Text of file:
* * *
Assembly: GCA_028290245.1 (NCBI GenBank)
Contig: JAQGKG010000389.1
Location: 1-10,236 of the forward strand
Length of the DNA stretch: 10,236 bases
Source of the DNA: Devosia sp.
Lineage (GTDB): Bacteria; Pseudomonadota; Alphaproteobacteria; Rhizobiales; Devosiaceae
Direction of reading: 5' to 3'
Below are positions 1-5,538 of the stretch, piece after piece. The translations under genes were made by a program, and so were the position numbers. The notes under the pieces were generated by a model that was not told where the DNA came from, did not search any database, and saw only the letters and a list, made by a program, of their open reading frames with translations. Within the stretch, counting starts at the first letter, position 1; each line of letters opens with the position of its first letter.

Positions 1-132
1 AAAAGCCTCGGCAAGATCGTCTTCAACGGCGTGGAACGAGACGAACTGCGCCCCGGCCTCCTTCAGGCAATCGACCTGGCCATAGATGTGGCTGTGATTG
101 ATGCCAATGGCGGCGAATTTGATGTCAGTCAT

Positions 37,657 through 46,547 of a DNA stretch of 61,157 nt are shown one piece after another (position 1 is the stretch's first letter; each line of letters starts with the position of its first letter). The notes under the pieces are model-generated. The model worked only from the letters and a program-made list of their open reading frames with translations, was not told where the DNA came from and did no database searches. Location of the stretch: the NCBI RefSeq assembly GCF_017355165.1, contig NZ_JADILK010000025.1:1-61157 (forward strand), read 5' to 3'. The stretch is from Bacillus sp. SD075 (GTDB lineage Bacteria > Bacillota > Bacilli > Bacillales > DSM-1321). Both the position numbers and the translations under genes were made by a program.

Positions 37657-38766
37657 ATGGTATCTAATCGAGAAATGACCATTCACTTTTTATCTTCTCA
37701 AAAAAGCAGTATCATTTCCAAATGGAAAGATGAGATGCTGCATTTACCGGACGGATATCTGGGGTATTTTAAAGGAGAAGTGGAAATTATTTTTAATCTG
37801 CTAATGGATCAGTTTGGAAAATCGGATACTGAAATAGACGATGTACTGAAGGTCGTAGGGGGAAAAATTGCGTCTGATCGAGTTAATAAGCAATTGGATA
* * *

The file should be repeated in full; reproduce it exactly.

Assembly: GCA_028290245.1 (NCBI GenBank)
Contig: JAQGKG010000389.1
Location: 1-10,236 of the forward strand
Length of the DNA stretch: 10,236 bases
Source of the DNA: Devosia sp.
Lineage (GTDB): Bacteria; Pseudomonadota; Alphaproteobacteria; Rhizobiales; Devosiaceae
Direction of reading: 5' to 3'
Below are positions 1-5,538 of the stretch, piece after piece. The translations under genes were made by a program, and so were the position numbers. The notes under the pieces were generated by a model that was not told where the DNA came from, did not search any database, and saw only the letters and a list, made by a program, of their open reading frames with translations. Within the stretch, counting starts at the first letter, position 1; each line of letters opens with the position of its first letter.

Positions 1-132
1 AAAAGCCTCGGCAAGATCGTCTTCAACGGCGTGGAACGAGACGAACTGCGCCCCGGCCTCCTTCAGGCAATCGACCTGGCCATAGATGTGGCTGTGATTG
101 ATGCCAATGGCGGCGAATTTGATGTCAGTCAT

Positions 37,657 through 46,547 of a DNA stretch of 61,157 nt are shown one piece after another (position 1 is the stretch's first letter; each line of letters starts with the position of its first letter). The notes under the pieces are model-generated. The model worked only from the letters and a program-made list of their open reading frames with translations, was not told where the DNA came from and did no database searches. Location of the stretch: the NCBI RefSeq assembly GCF_017355165.1, contig NZ_JADILK010000025.1:1-61157 (forward strand), read 5' to 3'. The stretch is from Bacillus sp. SD075 (GTDB lineage Bacteria > Bacillota > Bacilli > Bacillales > DSM-1321). Both the position numbers and the translations under genes were made by a program.

Positions 37657-38766
37657 ATGGTATCTAATCGAGAAATGACCATTCACTTTTTATCTTCTCA
37701 AAAAAGCAGTATCATTTCCAAATGGAAAGATGAGATGCTGCATTTACCGGACGGATATCTGGGGTATTTTAAAGGAGAAGTGGAAATTATTTTTAATCTG
37801 CTAATGGATCAGTTTGGAAAATCGGATACTGAAATAGACGATGTACTGAAGGTCGTAGGGGGAAAAATTGCGTCTGATCGAGTTAATAAGCAATTGGATA